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Spam United States Your Rights Online

No Federal Do-Not-Spam Registry For Now 324

Posted by michael
from the what-me-worry dept.
Decaffeinated Jedi writes "The AP reports today that the U.S. government has no plans to create a do-not-spam registry in the immediate future. Why not? They argue that the proper technology is not yet in place. 'A national do-not-e-mail registry, without a system in place to authenticate the origin of e-mail messages, would fail to reduce the burden of spam and may even increase the amount of spam received by consumers,' said the commission." The moral of the story is: never try. See the FTC's press release or their report (pdf).
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No Federal Do-Not-Spam Registry For Now

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  • by swordboy (472941) on Tuesday June 15, 2004 @02:36PM (#9432748) Journal
    Homer: Trying is the first step towards failure.
  • by JoeLinux (20366) <joelinux.gmail@com> on Tuesday June 15, 2004 @02:37PM (#9432755) Homepage
    I thought they had this now: Isn't it the "Opt-Out" thingy?
  • Thank GOD! (Score:4, Funny)

    by Anonymous Coward on Tuesday June 15, 2004 @02:37PM (#9432761)
    My processed lunch meat business will continue for now.
  • Too Bad (Score:5, Funny)

    by jumpingfred (244629) on Tuesday June 15, 2004 @02:41PM (#9432817)
    They should have a do not spam list. It will kill off at least one segment of spam. Spam mails trying to sell you a list of valid email adresses.
  • by Networkink*Man (468175) on Tuesday June 15, 2004 @02:42PM (#9432837) Homepage
    Spammed if you do, spammed if you don't.

  • by mkeroppi (787650) on Tuesday June 15, 2004 @02:43PM (#9432849)
    Only that the government will do it more efficiently.
  • Rule 1: (Score:3, Funny)

    by wfberg (24378) on Tuesday June 15, 2004 @02:45PM (#9432870)
    spammers lie.

    Great the FTC caught on to that..

    Now if only all those idiots actually ordering Viagra, Vicodin, larger penisses and mortgage quotes would get the message..

    Perhaps a more viable option for enforcement would be sting-operations, where if you buy a spamvertized good, you the exact opposite of the advertized benefit. Higher mortgage! Smaller penis!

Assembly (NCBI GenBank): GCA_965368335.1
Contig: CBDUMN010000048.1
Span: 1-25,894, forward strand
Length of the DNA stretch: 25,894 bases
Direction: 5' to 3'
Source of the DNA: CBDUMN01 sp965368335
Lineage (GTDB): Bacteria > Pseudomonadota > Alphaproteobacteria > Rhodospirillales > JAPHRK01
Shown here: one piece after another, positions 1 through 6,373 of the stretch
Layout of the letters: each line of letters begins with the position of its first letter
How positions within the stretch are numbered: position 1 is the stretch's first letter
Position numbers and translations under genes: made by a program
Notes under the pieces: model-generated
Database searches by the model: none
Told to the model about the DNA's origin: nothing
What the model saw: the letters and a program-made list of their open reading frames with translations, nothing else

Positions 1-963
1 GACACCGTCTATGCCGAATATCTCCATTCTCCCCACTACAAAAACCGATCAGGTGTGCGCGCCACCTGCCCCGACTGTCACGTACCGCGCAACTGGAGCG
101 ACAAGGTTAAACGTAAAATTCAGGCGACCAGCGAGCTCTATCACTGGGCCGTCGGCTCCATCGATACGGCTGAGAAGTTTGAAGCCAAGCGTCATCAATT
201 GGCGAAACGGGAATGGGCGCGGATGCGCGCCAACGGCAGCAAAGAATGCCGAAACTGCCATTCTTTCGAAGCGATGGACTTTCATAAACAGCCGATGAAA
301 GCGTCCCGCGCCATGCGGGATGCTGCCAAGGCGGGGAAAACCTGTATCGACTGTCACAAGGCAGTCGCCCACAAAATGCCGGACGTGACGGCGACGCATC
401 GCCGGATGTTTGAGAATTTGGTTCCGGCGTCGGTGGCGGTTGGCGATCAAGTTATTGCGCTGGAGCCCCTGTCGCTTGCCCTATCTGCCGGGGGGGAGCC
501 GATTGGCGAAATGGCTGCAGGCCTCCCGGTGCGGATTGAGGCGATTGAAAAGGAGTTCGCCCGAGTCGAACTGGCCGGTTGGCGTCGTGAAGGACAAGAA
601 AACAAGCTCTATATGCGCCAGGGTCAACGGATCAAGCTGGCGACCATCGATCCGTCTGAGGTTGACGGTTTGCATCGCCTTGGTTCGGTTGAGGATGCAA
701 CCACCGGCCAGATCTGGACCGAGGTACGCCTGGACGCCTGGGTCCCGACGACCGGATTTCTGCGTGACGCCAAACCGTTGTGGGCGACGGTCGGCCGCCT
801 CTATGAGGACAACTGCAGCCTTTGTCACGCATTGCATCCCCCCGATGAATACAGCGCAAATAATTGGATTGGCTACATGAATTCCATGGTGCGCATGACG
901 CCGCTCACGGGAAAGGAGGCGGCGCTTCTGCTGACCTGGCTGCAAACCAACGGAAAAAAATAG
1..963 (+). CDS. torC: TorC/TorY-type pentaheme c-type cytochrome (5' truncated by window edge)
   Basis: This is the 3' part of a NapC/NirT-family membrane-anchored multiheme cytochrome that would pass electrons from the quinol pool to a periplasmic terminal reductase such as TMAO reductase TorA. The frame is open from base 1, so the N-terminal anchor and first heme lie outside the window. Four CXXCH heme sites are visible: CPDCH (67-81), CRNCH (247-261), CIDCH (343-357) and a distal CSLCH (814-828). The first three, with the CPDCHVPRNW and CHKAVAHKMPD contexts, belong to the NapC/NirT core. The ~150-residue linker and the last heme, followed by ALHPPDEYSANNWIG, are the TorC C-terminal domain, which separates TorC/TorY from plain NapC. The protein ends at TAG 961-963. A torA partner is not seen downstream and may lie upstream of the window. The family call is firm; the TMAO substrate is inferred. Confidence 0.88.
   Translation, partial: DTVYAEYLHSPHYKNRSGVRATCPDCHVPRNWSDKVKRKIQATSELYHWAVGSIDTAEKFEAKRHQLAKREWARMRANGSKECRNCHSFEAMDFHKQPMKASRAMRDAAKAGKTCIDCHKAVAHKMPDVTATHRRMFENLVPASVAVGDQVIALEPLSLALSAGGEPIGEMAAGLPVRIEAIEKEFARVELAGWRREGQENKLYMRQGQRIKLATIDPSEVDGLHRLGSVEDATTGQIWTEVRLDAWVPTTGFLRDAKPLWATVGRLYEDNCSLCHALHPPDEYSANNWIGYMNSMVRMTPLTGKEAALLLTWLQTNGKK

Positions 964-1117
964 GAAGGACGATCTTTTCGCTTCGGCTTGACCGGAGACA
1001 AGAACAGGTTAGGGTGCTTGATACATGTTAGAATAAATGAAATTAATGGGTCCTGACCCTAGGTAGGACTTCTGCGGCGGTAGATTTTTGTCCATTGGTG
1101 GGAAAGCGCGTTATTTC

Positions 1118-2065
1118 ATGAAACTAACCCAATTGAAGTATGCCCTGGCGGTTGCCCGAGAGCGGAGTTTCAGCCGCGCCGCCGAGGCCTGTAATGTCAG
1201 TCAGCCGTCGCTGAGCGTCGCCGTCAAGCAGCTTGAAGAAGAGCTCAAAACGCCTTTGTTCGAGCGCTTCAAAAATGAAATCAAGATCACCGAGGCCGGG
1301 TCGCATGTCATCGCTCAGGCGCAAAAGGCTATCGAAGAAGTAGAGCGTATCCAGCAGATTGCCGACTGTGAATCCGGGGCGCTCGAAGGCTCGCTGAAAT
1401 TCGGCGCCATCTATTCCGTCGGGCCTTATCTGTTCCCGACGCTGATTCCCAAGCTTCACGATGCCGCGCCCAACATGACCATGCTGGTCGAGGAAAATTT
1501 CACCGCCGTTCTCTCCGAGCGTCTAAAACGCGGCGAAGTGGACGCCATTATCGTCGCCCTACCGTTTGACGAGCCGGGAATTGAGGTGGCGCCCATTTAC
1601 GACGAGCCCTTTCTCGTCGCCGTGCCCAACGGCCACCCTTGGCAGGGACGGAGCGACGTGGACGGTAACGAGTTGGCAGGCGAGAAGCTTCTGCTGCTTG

• by NanoGator (522640) on Tuesday June 15, 2004 @02:45PM (#9432874) Homepage Journal
    ... I'm gonna report myself as '*@*.*'.
  • Re:MORONS! (Score:3, Funny)

    by mr.scoot (745046) on Tuesday June 15, 2004 @03:21PM (#9433346)
    Washington, DC [DeRoot News Service] - In other news today, the FTC's newly commissioned antispam service, after only 13 minutes in service, is out of commission.

    The FTC NASR regulations currently provide no direction in regards to the service being unavailable. They simply prohibit sending an unsolicited email without having first received an "ALLOWED" response within the last 5 days for any address, before sending the message.

    As the regulation also provides a $5000 fine per mailing per address for noncompliance, mass mailers are holding their mails pending an emergency regulation expected to be issued later today. A spokesman for the National Association of Bulk Mailers opined "this calamity has brought our operations to a screeching halt". Without a YES response from the [anti-spam] server, he explained, they cannot legally send their critical informational messages.

    Jorge McKnightson, FTC Compliance Officer (Electronic Mail), said "FTC is working to provide a solution, optimize global value-added users, engineering cross-platform computer-assisted e-business back-end out-of-the-box eyeballs driven by documented robust e-commerce as rapidly as federal viral process precision allows. The loss of competitive next-generation infrastructures is believed to have been caused by distributed B2C metrics which deoptimized probabilistic metrics ."
    When pressed for a less obfuscated statement, McKnightson turned an interesting shade of puce, and mumbled what sounded like "We're working on it. The server got slashdotted."
  • by spoonyfork (23307) <spoonyfork@NOSpam.gmail.com> on Tuesday June 15, 2004 @03:26PM (#9433449) Journal
    Your post advocates a

    (*) technical (*) legislative ( ) market-based ( ) vigilante

    approach to fighting spam. Your idea will not work. Here is why it won't work. (One or more of the following may apply to your particular idea, and it may have other flaws which used to vary from state to state before a bad federal law was passed.)

    (*) Spammers can easily use it to harvest email addresses
    ( ) Mailing lists and other legitimate email uses would be affected